Friday, November 11, 2011

The Ever Changing Publishing World

Writers, editors, publishers and readers are watching the publishing industry closely these days. Authors are just a few of those who are scratching our heads waiting to see how the changes will affect us.

Print sales are still in demand, but not as much as they used to be, and the tides are turning to e-books at a rapid pace. The variety of e-readers is appealing, popular and even kosher. There are different models in various colors and picking out the cover shows a flare of your personality. Publishers Weekly reported e-book buyers spend more money than those who buy print books, and more women than men own them and are over fifty. But it has also been said that this generation still values print books more than the up and coming.

Bad news for book stores, I have a harder time with this than the change to e-books. I still envision going into the book store with my e-reader to drink Starbucks even if there isn’t a print book in the entire store. Silly I know, but can’t they still put book covers around and create an aroma of book pages? I hope I don’t see the day when book stores are obsolete, but hopefully libraries will still be around for a long while.

The good news is that with the higher numbers due to print on demand, digital and self-publishing there are more publishers. Writers have more access than ever to create their own cover art, price, release date etc. And although some genres are more popular than others the variety of genres has gone up. No matter what you want to read or write, it’s out there or you can create it.

I've heard conflicting research on the future for writers. I’m sure that getting your book to stand out in the mass will become more difficult, but there has to be as many new stories to read as there are people who want to read them. They say writing as a profession may become harder in the future, but there are too many imaginative minds, and readers who want to sink into that creative world, for writers to give up their passion.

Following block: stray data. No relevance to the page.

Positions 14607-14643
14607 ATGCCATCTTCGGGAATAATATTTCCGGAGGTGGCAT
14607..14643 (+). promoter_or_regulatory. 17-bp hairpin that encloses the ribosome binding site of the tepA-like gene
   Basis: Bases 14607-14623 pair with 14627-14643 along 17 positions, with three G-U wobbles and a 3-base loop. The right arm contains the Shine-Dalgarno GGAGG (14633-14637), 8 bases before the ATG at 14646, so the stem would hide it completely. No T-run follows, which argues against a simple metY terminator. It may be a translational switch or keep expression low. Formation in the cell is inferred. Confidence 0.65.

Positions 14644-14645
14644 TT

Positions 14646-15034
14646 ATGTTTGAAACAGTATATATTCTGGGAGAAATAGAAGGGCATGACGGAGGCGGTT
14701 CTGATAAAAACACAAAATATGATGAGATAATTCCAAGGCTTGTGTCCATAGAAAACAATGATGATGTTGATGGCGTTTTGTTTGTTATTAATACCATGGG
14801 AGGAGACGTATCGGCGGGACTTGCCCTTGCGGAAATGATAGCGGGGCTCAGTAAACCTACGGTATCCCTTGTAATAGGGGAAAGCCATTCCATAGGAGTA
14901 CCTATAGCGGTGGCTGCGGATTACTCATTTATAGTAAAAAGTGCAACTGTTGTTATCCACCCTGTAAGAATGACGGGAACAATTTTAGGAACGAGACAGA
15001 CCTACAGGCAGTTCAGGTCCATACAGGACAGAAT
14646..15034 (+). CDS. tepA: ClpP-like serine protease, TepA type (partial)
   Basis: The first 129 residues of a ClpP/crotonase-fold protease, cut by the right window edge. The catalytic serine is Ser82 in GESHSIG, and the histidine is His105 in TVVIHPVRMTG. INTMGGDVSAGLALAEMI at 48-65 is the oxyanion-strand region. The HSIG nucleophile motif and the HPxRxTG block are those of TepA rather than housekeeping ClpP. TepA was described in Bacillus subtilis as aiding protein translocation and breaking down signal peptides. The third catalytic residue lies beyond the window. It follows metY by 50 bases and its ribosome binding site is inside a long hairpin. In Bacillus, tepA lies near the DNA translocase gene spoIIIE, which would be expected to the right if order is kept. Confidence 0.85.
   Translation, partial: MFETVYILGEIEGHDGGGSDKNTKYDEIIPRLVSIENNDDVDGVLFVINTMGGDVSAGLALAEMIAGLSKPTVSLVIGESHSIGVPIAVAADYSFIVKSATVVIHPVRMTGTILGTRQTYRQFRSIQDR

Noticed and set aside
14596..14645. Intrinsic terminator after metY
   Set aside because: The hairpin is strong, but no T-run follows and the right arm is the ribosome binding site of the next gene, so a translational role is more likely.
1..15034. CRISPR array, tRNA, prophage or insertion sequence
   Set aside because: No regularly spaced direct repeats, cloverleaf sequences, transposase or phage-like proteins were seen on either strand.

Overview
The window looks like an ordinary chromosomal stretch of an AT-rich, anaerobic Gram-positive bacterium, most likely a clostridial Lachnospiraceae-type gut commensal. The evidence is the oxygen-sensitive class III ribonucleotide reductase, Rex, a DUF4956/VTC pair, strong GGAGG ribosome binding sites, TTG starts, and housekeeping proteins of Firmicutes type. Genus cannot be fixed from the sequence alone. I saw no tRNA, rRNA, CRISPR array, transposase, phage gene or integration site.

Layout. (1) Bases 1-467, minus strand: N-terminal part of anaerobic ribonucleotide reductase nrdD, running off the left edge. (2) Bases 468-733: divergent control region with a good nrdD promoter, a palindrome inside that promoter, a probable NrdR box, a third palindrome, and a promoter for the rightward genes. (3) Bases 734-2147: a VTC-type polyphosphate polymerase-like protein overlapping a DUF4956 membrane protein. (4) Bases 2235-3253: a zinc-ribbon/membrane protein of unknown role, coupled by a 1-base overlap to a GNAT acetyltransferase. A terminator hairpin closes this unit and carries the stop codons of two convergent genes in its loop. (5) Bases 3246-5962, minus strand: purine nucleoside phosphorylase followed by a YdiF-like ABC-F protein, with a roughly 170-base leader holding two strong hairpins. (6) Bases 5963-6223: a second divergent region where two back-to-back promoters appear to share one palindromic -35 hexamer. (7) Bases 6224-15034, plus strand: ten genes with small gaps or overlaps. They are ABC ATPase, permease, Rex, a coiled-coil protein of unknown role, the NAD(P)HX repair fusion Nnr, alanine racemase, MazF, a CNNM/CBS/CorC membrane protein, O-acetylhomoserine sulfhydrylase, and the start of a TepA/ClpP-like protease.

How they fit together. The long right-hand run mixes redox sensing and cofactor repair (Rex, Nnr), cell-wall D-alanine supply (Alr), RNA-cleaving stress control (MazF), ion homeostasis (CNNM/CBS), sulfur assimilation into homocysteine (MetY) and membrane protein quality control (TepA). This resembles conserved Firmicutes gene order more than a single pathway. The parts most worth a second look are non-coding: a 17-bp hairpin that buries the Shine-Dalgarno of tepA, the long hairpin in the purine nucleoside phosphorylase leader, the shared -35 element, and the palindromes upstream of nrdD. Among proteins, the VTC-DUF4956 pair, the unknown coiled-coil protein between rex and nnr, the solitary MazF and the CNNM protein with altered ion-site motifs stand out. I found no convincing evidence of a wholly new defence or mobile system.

For me and my house…we’re going to continue to enjoy settling in at the local B&N to read a good book, e-reader or print, without the worries of what lies ahead. And I’ll never stop writing, whether what I write is published or not. It’s just what we do, and we can’t let the questionable future discourage the present.

These are bits are pieces of what I have heard about the publishing world. What can you share about what the future holds for the industry?
What about readers and their preferences?

3 comments:

Andrea Kuhn Boeshaar said...

At the ACFW Conference in St. Louis, I talked to a lot of authors who are self-publishing their books by uploading them to amazon.com's Kindle. They enjoy being in total control of their writing careers. Yes, they still have the marketing to do -- more so, perhaps if they published with a traditional house.

As for me, I love books. But after my sons all moved out, my hubby and I bought a very small home. I don't have room for lots of books anymore. The e-readers are quite appealing in that regard.

That said, I heard amazon.com is switching its format and what's out there now will soon become obsolete. YIPES!

Beth Shriver said...

Yipes is right! I wonder how that can be possible with all the Amazon books out there. Time will tell. Is Create Space the same at publishing Kindle? Questions, questions. Makes you appreciate being a part of a house like Charisma:)

Jillian Kent said...

There is some good news for the bookstores. BAM is buying the empty Borders stores: http://www.publishersweekly.com/pw/by-topic/industry-news/bookselling/article/48466-books-a-million-bids-for-14-borders-leases.html

Our local Joseph-Beth Booksellers has also bought one of the empty Borders stores near Cincinnati in Northern Kentucky. A year ago Joseph-Beth had been closing stores and declaring bankruptcy. A new leader emerged and now they are doing well and supplied the books for the Cincinnati Book Festival. We also have a couple of awesome Barnes & Noble stores as well.

I have no guess about what may happen for those of us who write, but I'm hoping for good stuff. I'm sure our publisher and all publishing houses are trying to figure this out. I wouldn't be a bit surprised if one of the big houses out there offers to buy up Charisma House. But like Bruce commented in a post recently, I hope that doesn't happen.